In this issue of CS Grid, Topdog/Underdog Dramaturge Jordan Laffrenier touches on the relationship between brothers Booth and Lincoln and how their stories echo the realities of many. Jordan also offers insight on acclaimed playwright Suzan-Lori Parks and what she has said about plays’ ability to rewrite history while navigating between theatre and real life.
When you think of a laboratory, what comes to mind? Experiments? Ground-breaking innovations? Maybe an explosion or two? These are all true of BMO Lab, the country’s only theatre workshop solely devoted to explorations in emergent technologies.
Think of Sébastien Heins and Ryan Cunningham as the latest “scientists” to explore, experiment, and break new ground in their crafts.
They are the two innovative artists that Canadian Stage has invited to join the Lab for this singular opportunity and to share their results at our Festival of Ideas and Creation next spring.
If there has ever been a time to experiment with the boundaries and possibilities of live theatre, this is it.
At University of Toronto’s Centre for Drama, Theatre and Performance Studies, Sébastien and Ryan, amongst others, will engage in an educational, transdisciplinary space unlike anywhere else in Canada. Here, they will spend months immersed in creative research surrounding the arts, performance, emerging technologies, and AI.
Canadian Stage’s Associate Artistic Director, Mel Hague, says, “Our partnership with the BMO Lab is an incredible opportunity for Canadian Stage to support professional artists’ presence at the forefront of emergent technology research in the country.”
“With this program, and these incredible artists involved, Canadian Stage hopes that the exciting discoveries within academic communities, in the melding of live performance and computer science and technology, will be brought back to the live arts performance communities in deep and innovative ways.”
Jamaican-Canadian actor, writer, producer, and dancer Sébastien Heins is no stranger to experiments, as his rousing, decades-spanning musical, Brotherhood: The Hip Hopera, ably demonstrates.
Throughout his career, his stage presence has veered from classics (see his 2018 turn as Ferdinand in Stratford’s production of The Tempest) to the decidedly modern roles of his own creation.
But his objective remains the same: “It’s an interest in subverting expectations. ‘What are people expecting?’ and then, ‘How can we challenge their expectations?’”
Dabbling in the prospects that technology has on the stage isn’t new for Heins. In 2016, he began exploring and experimenting with the potential virtual reality has in bringing the theatrical experiences to people wherever they are.
He says, “Theatre has the potential to be digitally shared with the world, opening up new opportunities to inspire, engage, and transform. Consider how, before 1877, nobody could listen to music unless they were in the same place as the musicians.”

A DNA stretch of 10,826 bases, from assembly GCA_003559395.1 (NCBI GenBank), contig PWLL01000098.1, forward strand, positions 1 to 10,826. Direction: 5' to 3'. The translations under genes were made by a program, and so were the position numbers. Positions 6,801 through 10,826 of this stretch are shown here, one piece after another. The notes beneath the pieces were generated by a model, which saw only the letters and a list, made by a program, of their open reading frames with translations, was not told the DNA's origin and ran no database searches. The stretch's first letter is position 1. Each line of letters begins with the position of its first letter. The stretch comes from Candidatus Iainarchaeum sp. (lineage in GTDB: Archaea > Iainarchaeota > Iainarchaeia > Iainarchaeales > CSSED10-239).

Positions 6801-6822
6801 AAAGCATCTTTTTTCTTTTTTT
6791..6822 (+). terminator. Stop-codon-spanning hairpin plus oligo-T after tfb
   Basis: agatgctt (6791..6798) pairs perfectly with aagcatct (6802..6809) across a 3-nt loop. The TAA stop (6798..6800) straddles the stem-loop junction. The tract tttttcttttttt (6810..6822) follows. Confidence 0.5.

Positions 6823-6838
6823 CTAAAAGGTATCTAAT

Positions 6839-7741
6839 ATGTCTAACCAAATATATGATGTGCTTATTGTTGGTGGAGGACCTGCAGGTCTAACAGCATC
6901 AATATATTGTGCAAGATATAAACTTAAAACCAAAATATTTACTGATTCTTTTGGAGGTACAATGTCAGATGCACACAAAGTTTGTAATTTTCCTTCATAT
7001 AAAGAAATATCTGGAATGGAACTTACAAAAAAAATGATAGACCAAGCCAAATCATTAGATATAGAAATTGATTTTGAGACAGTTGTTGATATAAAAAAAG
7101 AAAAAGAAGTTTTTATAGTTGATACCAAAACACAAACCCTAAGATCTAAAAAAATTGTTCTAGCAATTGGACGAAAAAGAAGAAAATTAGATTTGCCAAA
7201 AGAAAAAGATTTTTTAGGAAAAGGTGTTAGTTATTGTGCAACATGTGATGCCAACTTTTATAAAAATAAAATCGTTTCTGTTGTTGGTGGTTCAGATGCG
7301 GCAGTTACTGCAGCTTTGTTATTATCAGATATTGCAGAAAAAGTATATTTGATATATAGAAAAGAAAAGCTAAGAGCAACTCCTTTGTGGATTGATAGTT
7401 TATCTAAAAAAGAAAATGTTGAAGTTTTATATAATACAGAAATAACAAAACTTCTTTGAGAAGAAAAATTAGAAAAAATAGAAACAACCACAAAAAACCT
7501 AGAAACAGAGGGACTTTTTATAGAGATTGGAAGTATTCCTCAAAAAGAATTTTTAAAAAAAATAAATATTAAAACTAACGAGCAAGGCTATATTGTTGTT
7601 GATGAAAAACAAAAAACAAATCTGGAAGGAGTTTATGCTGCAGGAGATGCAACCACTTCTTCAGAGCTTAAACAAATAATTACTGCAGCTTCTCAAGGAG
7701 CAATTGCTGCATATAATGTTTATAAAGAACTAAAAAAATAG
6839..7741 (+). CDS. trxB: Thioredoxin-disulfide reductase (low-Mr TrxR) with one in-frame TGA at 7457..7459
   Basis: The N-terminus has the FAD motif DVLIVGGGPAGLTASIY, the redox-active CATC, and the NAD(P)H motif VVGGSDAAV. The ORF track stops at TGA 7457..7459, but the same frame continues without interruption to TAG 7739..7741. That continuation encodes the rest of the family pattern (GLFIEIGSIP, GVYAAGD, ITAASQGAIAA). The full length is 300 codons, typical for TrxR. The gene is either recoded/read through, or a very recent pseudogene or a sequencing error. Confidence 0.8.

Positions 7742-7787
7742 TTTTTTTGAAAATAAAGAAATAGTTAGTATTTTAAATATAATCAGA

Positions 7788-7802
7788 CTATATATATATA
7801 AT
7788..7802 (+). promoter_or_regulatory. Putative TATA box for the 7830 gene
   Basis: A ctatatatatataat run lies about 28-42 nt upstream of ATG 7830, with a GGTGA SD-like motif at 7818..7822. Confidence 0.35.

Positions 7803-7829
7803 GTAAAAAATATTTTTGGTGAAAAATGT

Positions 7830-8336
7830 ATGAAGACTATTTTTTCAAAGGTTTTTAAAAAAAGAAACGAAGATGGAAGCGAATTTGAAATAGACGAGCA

Little did he know how relevant his 2016 experiments would become in 2020.
But with the BMO Lab, he is ready to push it even further. He says, “My goal is to show artists new ways that tech can accentuate and uplift their artistry. In a time of isolation and uncertainty, if artists can learn from my experiences, gain confidence, and build something beautiful themselves, then we’ll have achieved something meaningful.”
Edmonton-born-and-raised Ryan Cunningham has graced the stage in everything from King Lear at the National Arts Centre to our own staging of Sarah Berthiaume’s Yukonstyle in 2013.
He has also held roles dear to his heart, as Artistic Director of Native Earth Performing Arts and co-founder of Alberta Aboriginal Performing Arts and, most recently, Cunning Concepts & Creations.
The Nehiyawak/Cree actor, producer, and curator has spent his career filling a glaring absence on stages across Canada: telling the stories of our Indigenous communities.
He says, “If more Canadians understood the contributions and sacrifices that Indigenous people have given to this nation state called Canada, I believe it would shift the racism and prejudice that Indigenous people experience every day.”
He is excited to explore his craft at the BMO Lab and share what he’s learned with his community. “In a time when our entire industry has been completely disrupted, this is an absolute gift, in this microclimate where all our communication now happens through machines.”
At Canadian Stage, we have instilled in our mission and values to invest in, support, and foster exploration in new forms of theatre-making/live performance.
Hague proudly adds, “Ryan and Sébastien are two deeply versatile, fiercely intelligent, and forward-thinking artists. Both have a deep tool kit to draw upon and an incredible generosity of spirit to share with the students in the BMO Lab. We couldn’t be more pleased that they will be working with us this year.”
To follow what Sébastien and Ryan are up to, please check out Associate Director of the BMO Lab David Rokeby’s blog.